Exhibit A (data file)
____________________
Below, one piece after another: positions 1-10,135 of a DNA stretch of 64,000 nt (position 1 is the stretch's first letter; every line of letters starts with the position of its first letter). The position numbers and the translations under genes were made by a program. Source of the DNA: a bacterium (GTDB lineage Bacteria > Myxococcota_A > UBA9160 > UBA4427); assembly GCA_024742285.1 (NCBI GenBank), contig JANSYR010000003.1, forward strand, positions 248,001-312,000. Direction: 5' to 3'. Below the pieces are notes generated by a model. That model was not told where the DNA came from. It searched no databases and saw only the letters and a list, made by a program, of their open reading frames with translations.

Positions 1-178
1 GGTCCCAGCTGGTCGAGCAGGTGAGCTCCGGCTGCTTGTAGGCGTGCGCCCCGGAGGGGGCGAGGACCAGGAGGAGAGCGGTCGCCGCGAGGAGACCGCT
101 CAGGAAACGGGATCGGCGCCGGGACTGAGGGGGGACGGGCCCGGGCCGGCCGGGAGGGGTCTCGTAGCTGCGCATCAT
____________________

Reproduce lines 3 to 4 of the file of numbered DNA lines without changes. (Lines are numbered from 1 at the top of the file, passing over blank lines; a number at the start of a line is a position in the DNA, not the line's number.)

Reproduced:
1 GGTCCCAGCTGGTCGAGCAGGTGAGCTCCGGCTGCTTGTAGGCGTGCGCCCCGGAGGGGGCGAGGACCAGGAGGAGAGCGGTCGCCGCGAGGAGACCGCT
101 CAGGAAACGGGATCGGCGCCGGGACTGAGGGGGGACGGGCCCGGGCCGGCCGGGAGGGGTCTCGTAGCTGCGCATCAT